Exterior Angle Bisector Theorem
 
Description: Description: 23176.png
 
Explanation: In a triangle the angle bisector of any exterior angle of a triangle divides the side opposite to the external angle in theratio of the remaining two sides i.e., Description: Description: 6613.png

Congruency of Triangles

Rules for two triangles to be congruent
  1. S – S – S
     
    If in any two triangles, each side of one triangle is equal to a side of the other triangle, the two triangles are congruent. This rule is S – S – S rule.
  2. S – A – S
     
    In  ABC and  ABD, AB = AB (common side)
     
    ∠ ABC = ∠ BAD (given)
     
    BC = AD (given)
     
    Description: Description: 11349.png
     
    Thus by rule S – A – S the two triangles are congruent.
     
    This rule holds true, when the angles that are equal have to be included between the two equal sides
     
    (i.e., the angle should be formed between the two sides that are equal). 
  3. A – S – A
     
    In  ABC and  ADE,
     
    ∠ ACB = ∠ AED (given)
     
    ∠ BAC = ∠ DAE (common angle)
     
    BC = DE (given)
     
    Thus by rule A – S – A the two triangles are congruent.
     
    For this rule, the side need not be the included side.
     
    Description: Description: 6581.png
     
    A – S – A can be written as A – A – S or S – A – A also.
  4. R – H – S
     
    This rule is applicable only for right-angled triangles.
     
    If two right-angled triangles have their hypotenuse and one of the sides as same, then the triangles will be congruent.

Theorems for Similarity

  1. If in two triangles, the corresponding angles are equal, then their corresponding sides will also be proportional (i.e., in the same ratio). Thus the two triangles are similar.
     
    This property is referred to as the AAA similarity criterion for two triangles.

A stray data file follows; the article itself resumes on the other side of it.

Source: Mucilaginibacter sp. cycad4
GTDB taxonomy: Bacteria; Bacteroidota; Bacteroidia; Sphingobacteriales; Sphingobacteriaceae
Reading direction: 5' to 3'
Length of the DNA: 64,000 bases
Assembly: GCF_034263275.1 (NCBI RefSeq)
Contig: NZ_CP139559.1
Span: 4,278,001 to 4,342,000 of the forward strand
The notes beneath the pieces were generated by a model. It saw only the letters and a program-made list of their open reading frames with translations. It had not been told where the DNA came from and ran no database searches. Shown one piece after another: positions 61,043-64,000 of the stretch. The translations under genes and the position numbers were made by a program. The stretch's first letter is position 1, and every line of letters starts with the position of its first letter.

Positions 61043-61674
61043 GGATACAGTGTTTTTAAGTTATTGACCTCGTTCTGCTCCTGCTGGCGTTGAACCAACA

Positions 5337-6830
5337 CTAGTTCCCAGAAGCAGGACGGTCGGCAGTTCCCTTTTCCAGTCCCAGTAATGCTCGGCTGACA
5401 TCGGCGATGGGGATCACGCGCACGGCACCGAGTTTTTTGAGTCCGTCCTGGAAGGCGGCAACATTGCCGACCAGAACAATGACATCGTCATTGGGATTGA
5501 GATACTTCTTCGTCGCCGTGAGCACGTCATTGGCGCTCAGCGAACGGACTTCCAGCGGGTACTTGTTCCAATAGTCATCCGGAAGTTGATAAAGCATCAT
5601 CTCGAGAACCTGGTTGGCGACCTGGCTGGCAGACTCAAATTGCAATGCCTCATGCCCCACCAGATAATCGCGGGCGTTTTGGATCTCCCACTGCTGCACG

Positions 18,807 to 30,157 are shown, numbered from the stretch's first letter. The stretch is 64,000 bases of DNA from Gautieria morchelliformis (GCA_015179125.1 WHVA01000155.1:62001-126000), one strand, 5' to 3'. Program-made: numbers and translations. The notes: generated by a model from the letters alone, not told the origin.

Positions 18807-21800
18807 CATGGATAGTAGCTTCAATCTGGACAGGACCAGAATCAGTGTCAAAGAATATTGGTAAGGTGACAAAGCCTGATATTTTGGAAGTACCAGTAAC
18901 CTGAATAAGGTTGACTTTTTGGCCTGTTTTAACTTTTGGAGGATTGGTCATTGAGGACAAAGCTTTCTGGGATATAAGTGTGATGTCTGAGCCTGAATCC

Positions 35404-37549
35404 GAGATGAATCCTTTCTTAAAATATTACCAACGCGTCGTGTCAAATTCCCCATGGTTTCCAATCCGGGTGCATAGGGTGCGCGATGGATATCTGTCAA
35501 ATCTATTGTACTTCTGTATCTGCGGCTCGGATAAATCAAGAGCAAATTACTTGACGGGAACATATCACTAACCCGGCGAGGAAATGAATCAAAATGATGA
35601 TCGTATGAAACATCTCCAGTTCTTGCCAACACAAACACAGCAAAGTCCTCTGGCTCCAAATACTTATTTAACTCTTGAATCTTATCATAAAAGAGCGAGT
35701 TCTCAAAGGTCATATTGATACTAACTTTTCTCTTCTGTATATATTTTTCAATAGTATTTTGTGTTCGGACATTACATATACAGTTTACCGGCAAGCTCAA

Corollary If two angles of a triangle are respec­tively equal to two angles of another triangle, then the two triangles are similar. This is referred to as the AA similarity criterion for the two triangles. It is true due to the fact that if two angles of one triangle are equal to the two angles of another tri­angle, then the third angle of both the triangles will automatically be the same.
  2. If the corresponding sides of two triangles are pro­portional (i.e., in the same ratio), their correspond­ing angles will also be equal and so the triangles are similar. This property is referred to as the SSS similarity criterion for the two triangles.
  3. If one angle of a triangle is equal to one angle of the other and the sides including these angles are proportional, then the triangles are similar. This property is referred to as the SAS similarity criterion of the two triangles.
  4. The ratio of the areas of the two similar triangles is equal to the ratio of the squares of their corre­sponding sides.
  5. If a perpendicular is drawn from the vertex of the right angle of a right angled triangle to the hypotenuse, the triangles on each side of the perpendicular are similar to the whole triangle and to each other.

Quadrilaterals and Their Properties

  1. Area Description: Description: 6441.png one diagonal × (sum of perpendiculars to the diagonal from the opposite vertexes) Description: Description: 6433.png d (h1 + h2)
  2. Area Description: Description: 6426.png product of diagonals × sine of the angle between them
  3. Area of the cyclic quadrilateral
     
    Description: Description: 6419.png where abc and d are the sides of quadrilateral and s = semiperimeter
     
    Description: Description: 6412.png
  4. Brahmagupta’s formula For any quadrilateral with sides of length abc and d, the area A is given by
     
    Description: Description: 6405.png
     
    Where Description: Description: 6398.png is known as the semi-perimeter, A is the angle between sides a and d, and B is the angle between the sides b and c.

Circles and their Properties

Centre
 
Description: P-338-1.tif
 
Definition: The fixed point is called the centre. In the given diagram ‘O’ is the centre of the circle.
 
 

Radius
 
Description: P-338-2.tif
 
Definition: The fixed distance is called a radius. In the given diagram OP is the radius of the circle. (point P lies on the circumference)
 
 

Circumference
 
Description: P-338-3.tif
 
Definition: The circumference of a circle is the distance around a circle, which is equal to 2πr. (r → radius of the circle)